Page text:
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Weekly Fishing Report: June 7

The weather forecast looks very promising for this coming weekend. For those looking for some family fun, there could hardly be anything better than participating in one of Maryland’s free fishing days, or going to one of many other children’s fishing events also being held this Saturday. Those fishing in the upper reaches of the bay near the Susquehanna Flats and the lower Susquehanna have been enjoying good fishing for striped bass. The best fishing has been early in the mornings with topwater lures and to a lesser degree in the evenings. Some have been having luck in the rivers with soft plastic jigs and swimbaits. There are still plenty of white perch in the river that can be caught on small jigs or shad darts. Channel catfish are plentiful as are flatheads near the dam pool and lower river channel.

Stephanie Infield holds up a big Susquehanna Flats area channel catfish caught while fishing for striped bass.

A little farther down the bay drifting live eels near the deeper edges near Pooles and Hart Miller Islands where striped bass can be found suspended has been productive. The bridge piers of the Francis Scott Key Bridge have also been a good place to drift live eels. These same locations are also excellent places to find white perch. The charter fleet has been anchoring up at Swan Point as well as Love Point. There tends to be a lot of sub-legal striped bass in the chum slicks but enough legal-sized fish to make fishing worthwhile. Some of the better success in regard to larger striped bass has been occurring for those who allow their baits to drift to the back of the chum slick and rest on the bottom.

There has been some trolling action in the upper bay region but generally speaking the action is a slow pick at best. The channel edges in the neighborhood of 30-35 feet tend to be the best depth to target and the fish are holding close to the bottom so inline weights are required to get baits down to where the fish are. Umbrella rigs with a swim shad or a bucktail dressed with a twister tail make good trailers. Tandem rigged bucktails and swimshads as well as spoons are a good option also. There can always be some striped bass suspended near the Bay Bridge piers when a good current is running. Jigging tends to be the most popular way to work the bridge piers and those that keep at it and work the pier bases correctly more often than not can come up with a few nice fish. In recent seasons the plastic skirted jigs made by “Jigged Up Customs” and other similar local Maryland lure makers have been very popular and effective. The plastic skirts on these jigs are similar to the skirts on freshwater largemouth bass lures such as spinnerbaits and “jig and pigs”, and the jig is tipped with a plastic trailer such as a BKD or Bass Assassin.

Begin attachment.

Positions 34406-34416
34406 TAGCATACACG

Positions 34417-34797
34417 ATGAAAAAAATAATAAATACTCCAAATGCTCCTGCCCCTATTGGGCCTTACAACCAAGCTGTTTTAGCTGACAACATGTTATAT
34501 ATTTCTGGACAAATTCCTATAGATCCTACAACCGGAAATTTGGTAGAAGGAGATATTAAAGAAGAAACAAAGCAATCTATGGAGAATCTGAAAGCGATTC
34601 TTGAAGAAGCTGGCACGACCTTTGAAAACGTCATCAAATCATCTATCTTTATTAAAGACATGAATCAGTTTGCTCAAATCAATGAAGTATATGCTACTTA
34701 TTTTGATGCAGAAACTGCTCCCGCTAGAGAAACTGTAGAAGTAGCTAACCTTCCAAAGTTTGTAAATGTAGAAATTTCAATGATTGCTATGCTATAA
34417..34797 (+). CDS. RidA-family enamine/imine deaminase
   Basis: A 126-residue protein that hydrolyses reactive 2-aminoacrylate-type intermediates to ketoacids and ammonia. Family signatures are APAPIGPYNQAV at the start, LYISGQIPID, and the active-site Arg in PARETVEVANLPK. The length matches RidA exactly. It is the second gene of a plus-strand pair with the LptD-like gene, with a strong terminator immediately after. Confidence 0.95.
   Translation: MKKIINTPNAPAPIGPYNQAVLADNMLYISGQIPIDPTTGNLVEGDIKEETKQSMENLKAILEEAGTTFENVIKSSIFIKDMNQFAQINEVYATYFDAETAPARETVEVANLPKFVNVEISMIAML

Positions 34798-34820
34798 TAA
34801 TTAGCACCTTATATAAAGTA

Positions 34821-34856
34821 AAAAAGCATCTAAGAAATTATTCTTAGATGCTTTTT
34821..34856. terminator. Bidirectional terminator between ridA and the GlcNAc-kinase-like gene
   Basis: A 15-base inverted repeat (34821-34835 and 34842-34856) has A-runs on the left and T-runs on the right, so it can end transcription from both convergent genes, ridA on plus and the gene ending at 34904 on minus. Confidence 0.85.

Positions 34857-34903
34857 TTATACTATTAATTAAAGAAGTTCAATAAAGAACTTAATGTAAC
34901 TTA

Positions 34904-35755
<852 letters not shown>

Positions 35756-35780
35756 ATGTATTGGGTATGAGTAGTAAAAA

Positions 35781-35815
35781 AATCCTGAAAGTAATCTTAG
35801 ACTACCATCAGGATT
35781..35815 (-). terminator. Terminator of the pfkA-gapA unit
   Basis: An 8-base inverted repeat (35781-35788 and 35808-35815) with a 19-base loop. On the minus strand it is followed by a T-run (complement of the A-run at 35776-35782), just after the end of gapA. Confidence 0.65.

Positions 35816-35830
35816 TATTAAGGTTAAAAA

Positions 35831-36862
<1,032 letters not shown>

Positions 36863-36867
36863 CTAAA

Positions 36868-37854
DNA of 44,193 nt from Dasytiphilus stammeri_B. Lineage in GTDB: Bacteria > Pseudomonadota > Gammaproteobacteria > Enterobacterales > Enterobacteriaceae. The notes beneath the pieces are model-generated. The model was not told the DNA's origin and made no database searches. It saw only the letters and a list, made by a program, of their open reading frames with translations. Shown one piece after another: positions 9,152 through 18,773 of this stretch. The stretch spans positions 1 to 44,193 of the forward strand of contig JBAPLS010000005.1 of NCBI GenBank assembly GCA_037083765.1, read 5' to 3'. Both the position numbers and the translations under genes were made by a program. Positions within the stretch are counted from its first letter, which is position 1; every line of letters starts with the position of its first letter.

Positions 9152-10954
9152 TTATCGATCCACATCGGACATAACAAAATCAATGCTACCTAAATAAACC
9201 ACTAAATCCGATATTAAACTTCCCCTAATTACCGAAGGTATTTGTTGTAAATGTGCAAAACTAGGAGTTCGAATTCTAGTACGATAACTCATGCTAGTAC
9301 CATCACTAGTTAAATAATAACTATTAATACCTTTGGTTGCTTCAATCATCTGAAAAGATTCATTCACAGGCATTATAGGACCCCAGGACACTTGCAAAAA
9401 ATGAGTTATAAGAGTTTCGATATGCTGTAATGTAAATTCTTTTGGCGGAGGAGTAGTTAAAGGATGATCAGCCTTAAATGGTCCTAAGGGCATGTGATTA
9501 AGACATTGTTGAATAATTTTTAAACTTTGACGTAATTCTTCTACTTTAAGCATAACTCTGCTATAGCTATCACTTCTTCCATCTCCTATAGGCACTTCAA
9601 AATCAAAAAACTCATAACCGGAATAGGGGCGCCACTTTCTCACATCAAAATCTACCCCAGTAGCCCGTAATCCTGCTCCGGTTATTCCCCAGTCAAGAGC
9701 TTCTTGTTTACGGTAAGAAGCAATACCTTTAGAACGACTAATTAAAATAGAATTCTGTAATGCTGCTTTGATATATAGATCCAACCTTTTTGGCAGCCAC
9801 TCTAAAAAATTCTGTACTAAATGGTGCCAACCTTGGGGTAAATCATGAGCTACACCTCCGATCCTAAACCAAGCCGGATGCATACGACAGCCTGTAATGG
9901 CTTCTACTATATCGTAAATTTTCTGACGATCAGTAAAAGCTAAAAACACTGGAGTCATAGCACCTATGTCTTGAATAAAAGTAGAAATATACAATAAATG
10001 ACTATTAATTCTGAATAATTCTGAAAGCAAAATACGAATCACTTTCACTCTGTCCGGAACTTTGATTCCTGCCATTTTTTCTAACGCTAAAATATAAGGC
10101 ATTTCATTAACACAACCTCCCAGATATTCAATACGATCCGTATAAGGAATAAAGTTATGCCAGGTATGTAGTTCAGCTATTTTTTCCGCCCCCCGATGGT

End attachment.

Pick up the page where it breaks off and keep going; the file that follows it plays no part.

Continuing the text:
Below the Bay Bridge, the 30 foot outside edge of Hackett’s Bar has been a popular and productive place to chum for striped bass this past week. Others have been having luck in the same general region trolling a mix of bucktails, swim shads and spoons. One thing of note is that there are a lot of striped bass in the 16″ to 19″ size range in the region and whether chumming, jigging or trolling they tend to abundant. Generally speaking this is a good thing since they represent the future, so handle them with care when releasing them. Breaking fish are being spotted at times and most anglers have learned the larger striped bass can often be found underneath the surface action. Light tackle jigging with soft plastic or metal jigs as well as spoons are a good bet and topwater lures always offer plenty of excitement on top. The channel edge of the shipping channel from Holland Point south to Chesapeake Beach has been a good place to look for striped bass on the western side of the bay. On the eastern side the mouth of Eastern Bay south to the mouth of the Little Choptank has been offering similar possibilities. Watching depth finders for suspended fish or keeping binoculars handy to spot breaking fish are tools of the trade.

Andrew Malone holds up a nice 32″ striped bass he caught while jigging off of Chesapeake Beach in 28′ of water.

Water temperatures in the middle bay region are about 69 degrees this week and the salinity tends to be rather low. As we approach a full moon this Friday the annual may worm spawning ritual will be in high gear and as the spawning stage of our common clam worms swarm near the surface, striped bass and white perch will be gorging themselves on this easy feast. Anyone with a dock light will see them attracted to light often in huge masses.